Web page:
Morais et al (1999) echoes this assessment and list Thailand and Hungary as important new centers for the creation of pornographic materials. Much as information technologies have facilitated the creation of call centers of back-office functions in hinterlands, the Internet has provided the adult industry with easy access to lower wage locations. Even real-time interaction via chat and video streaming can now be arranged for relatively low cost.
The dominance by the United States and the other countries indicates that, although the production of content may be more dispersed, the distribution systems and likely a high proportion of the profits remain in the hands of economic actors located in the most developed countries. This suggests that, although the geography of Internet adult sites corresponds with other uses of the Internet (for example, the United States is the largest user of the Internet in general and is the largest location of the Internet adult industry), an alternative cybergeography is emerging with Eastern Europe and the Caribbean playing important roles.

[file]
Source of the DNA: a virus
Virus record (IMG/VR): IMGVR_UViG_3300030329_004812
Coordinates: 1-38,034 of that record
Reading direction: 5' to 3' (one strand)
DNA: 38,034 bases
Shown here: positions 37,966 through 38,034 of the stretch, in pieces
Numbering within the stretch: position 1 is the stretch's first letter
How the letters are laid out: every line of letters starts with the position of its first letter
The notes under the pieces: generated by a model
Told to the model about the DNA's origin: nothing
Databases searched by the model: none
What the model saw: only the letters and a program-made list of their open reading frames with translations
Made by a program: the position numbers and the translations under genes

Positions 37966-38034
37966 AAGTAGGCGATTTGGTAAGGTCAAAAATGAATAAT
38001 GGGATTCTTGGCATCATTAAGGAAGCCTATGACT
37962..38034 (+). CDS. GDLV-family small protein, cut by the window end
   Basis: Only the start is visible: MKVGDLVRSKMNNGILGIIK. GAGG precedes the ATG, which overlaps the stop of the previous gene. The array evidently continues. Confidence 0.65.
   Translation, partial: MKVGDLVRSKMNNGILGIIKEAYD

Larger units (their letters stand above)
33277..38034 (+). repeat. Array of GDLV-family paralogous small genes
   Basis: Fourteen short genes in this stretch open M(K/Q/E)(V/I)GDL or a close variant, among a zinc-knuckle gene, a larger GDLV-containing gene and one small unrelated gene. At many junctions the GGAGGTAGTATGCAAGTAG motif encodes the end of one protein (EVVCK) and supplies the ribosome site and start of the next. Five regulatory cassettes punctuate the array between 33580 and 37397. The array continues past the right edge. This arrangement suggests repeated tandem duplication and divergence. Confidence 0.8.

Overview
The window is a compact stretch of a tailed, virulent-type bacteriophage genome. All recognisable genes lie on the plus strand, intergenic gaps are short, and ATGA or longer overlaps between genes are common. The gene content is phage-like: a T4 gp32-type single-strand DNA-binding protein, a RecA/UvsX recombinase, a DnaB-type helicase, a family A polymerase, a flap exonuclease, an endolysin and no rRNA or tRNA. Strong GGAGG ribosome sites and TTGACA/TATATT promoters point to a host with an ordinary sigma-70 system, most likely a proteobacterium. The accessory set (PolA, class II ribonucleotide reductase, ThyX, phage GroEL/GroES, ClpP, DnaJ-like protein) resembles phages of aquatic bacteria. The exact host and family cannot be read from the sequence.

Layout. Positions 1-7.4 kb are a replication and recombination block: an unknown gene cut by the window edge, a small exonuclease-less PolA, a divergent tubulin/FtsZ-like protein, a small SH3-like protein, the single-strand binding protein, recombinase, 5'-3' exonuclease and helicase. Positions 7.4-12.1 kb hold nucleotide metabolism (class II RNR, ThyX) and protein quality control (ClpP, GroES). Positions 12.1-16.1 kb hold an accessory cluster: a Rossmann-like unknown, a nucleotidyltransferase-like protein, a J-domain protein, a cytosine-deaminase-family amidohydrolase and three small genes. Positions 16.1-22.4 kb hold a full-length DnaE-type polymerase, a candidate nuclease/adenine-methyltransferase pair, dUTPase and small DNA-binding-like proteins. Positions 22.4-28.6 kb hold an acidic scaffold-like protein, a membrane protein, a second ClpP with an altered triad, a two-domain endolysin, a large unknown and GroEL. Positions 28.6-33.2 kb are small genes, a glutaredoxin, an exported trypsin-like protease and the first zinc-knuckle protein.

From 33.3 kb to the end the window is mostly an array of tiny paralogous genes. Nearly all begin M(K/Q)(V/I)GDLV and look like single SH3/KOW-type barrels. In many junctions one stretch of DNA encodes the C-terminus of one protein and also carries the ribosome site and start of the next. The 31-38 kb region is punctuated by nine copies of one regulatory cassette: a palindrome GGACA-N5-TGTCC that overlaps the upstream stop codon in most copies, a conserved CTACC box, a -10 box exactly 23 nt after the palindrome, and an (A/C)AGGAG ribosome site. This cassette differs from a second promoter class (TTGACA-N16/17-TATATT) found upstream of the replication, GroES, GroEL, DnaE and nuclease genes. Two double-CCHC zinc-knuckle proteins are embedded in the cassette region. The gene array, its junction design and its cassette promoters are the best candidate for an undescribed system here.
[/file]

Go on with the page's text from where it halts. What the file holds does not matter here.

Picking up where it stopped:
Shifts in content production
During the 1970s the adult film industry concentrated in the San Fernando Valley in Southern California with smaller concentrations in New York and San Francisco (O’Toole, 1998). The evolution of technology from film to video to digital formats made the creation and distribution of adult content much easier and less expensive.
As Holiday (1999, page 351) notes, “Less than 1 percent of new releases [of adult videos] are shot on film … . Anyone with $10,000 and a cheapo video camera is now a director and distributor.” This diffusion appears to have increased with the advent of the commercial Internet.

These figures are emblematic of the shift from the highly concentrated structure of the adult film industry to a more distributed system on the Internet. The technology of the Internet offers new opportunities for economic actors in peripheral locations. Although traditional centers such as Los Angeles remain important, their dominance has declined as more peripheral nodes have begun to participate.

Placeless networks and local contexts